Christ is the way to the life of God.
-By nature we are all estranged from God and His life.
-But Christ is in communion with God and lives to Him in eternity.
-And Jesus helps us live godly here and in eternity.
Thy light and grace
Our guilt efface
Thy heav’nly riches all our loss retrieving.
What loss is the hymn referring to? It’s referring to what we lost in Adam and Eve. Adam enjoyed the glory of paradise. He ate the costly fruit of the garden of God and had all the animals in subjection to him. But he was not fulfilled by this; it was not good for the man to be alone. So God gave him the woman. The two were to support and serve one another, fulfilling their callings together and enjoying the goodness and glory of God. But even the love which Adam shared with his wife was not the highest blessing of paradise. That was the communion that they enjoyed with God. God dwelt with them and spoke with them as a father speaks to his children. This was the crowning joy of paradise. And human beings’ hearts were fixed on God—they had Him “always before them”, as the Psalm says. They feared, loved, and trusted Him above all things.
This is what we have lost in Adam and Eve—the blessed, perfect communion with God. All those who are born of Adam’s race are now estranged from God and His life. Our hearts and reason are alienated from God. They are stuck on the creature instead of the Creator. We are more than alienated from God—we are hostile towards Him. Our hearts “run after another god and take their names upon our lips”, as the Psalm says. Human beings put their trust in earthly wealth and honor. They spend their entire lives running after the passing pleasures of the world and its evil lusts.
And God for His part has dissolved His connection to man. Because their hearts did not abide with God, did not honor and thank Him as their God and Creator, God gave human beings up to the lusts of their depraved hearts. Human beings are now without God in the world, devoid of His comfort, His light and His life. And having lost their communion with God, people have also lost the bond that connected them to each other—the bond of love of the neighbor, of brotherly love. They offer drink offerings of blood. They are quick to anger, quick to hate, quick to violence and bloodshed. And the worst thing about the fall of man is that having lost so much, man does not fell his loss or stir himself up to recover it. He does not seek communion with God or a restoration to paradise, but continues in his degradation on the way to the eternal loneliness of damnation.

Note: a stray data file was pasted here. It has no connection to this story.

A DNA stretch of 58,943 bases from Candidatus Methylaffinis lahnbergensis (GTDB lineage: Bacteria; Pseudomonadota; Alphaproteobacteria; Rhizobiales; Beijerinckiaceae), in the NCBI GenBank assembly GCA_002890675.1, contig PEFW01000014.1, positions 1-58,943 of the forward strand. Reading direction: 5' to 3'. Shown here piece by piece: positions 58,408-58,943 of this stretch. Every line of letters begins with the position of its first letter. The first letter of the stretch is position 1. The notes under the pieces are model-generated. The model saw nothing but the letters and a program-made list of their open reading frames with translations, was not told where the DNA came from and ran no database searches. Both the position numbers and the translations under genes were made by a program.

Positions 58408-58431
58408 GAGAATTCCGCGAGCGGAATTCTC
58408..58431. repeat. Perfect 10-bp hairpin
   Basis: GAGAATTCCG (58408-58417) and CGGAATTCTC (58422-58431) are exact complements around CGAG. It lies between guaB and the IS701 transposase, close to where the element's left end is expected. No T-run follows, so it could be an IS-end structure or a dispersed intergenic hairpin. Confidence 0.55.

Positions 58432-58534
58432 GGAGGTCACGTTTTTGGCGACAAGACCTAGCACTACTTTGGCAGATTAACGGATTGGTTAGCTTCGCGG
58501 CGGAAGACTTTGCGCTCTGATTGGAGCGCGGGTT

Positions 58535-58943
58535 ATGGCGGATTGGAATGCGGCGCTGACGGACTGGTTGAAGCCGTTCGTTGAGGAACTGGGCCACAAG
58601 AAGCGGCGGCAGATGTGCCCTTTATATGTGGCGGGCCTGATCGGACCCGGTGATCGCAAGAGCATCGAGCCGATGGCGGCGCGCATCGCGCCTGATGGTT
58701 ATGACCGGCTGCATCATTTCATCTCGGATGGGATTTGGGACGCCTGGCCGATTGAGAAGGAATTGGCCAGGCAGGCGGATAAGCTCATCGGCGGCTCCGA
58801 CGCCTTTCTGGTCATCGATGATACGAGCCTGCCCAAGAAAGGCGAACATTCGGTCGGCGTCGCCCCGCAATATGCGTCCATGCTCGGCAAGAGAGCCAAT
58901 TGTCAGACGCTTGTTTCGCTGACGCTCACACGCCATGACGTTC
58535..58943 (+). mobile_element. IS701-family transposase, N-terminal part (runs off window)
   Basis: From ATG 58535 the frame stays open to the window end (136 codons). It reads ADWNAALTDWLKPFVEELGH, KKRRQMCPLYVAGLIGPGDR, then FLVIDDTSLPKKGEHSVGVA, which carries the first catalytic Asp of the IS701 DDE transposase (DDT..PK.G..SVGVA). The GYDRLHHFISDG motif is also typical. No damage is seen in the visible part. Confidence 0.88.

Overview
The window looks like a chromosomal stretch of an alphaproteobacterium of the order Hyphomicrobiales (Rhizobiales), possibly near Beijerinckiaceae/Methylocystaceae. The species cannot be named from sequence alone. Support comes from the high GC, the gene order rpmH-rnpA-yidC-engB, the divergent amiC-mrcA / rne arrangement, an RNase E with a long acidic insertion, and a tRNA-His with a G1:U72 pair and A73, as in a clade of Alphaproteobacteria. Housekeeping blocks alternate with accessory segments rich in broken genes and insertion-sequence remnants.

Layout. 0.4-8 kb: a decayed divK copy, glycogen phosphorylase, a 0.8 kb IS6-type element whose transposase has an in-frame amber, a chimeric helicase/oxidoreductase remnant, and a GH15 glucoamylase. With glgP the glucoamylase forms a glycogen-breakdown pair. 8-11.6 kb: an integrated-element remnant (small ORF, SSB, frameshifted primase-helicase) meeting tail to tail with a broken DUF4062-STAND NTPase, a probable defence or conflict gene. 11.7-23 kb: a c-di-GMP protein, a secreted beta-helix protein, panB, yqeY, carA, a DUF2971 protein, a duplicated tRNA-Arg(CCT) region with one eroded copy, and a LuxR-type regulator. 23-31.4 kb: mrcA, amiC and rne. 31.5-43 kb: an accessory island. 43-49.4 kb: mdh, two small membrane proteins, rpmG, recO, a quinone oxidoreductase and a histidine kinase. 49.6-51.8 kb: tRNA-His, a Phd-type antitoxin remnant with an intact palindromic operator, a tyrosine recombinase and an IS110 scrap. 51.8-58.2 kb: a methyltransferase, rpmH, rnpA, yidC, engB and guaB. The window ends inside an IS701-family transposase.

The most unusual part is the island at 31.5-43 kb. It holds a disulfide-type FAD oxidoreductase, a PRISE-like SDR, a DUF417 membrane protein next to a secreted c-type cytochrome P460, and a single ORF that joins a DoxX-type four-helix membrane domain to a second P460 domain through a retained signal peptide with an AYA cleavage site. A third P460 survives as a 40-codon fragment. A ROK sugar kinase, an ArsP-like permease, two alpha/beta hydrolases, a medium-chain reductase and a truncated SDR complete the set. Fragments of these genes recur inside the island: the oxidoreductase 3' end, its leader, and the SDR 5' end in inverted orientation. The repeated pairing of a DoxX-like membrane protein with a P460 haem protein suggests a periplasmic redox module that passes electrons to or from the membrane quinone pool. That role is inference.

But even from the beginning God was planning a new way to come to mankind that had gone astray from Him. Since He could not draw near to man in the old way—with His direct, unmediated presence, since human beings hate God and flee from Him in terror, He drew near in the word of the promise. He told Adam and Eve and those who followed them that He would restore to them all they had lost. And through this word of promise He inspired sinners to long for the lost communion with God and one another.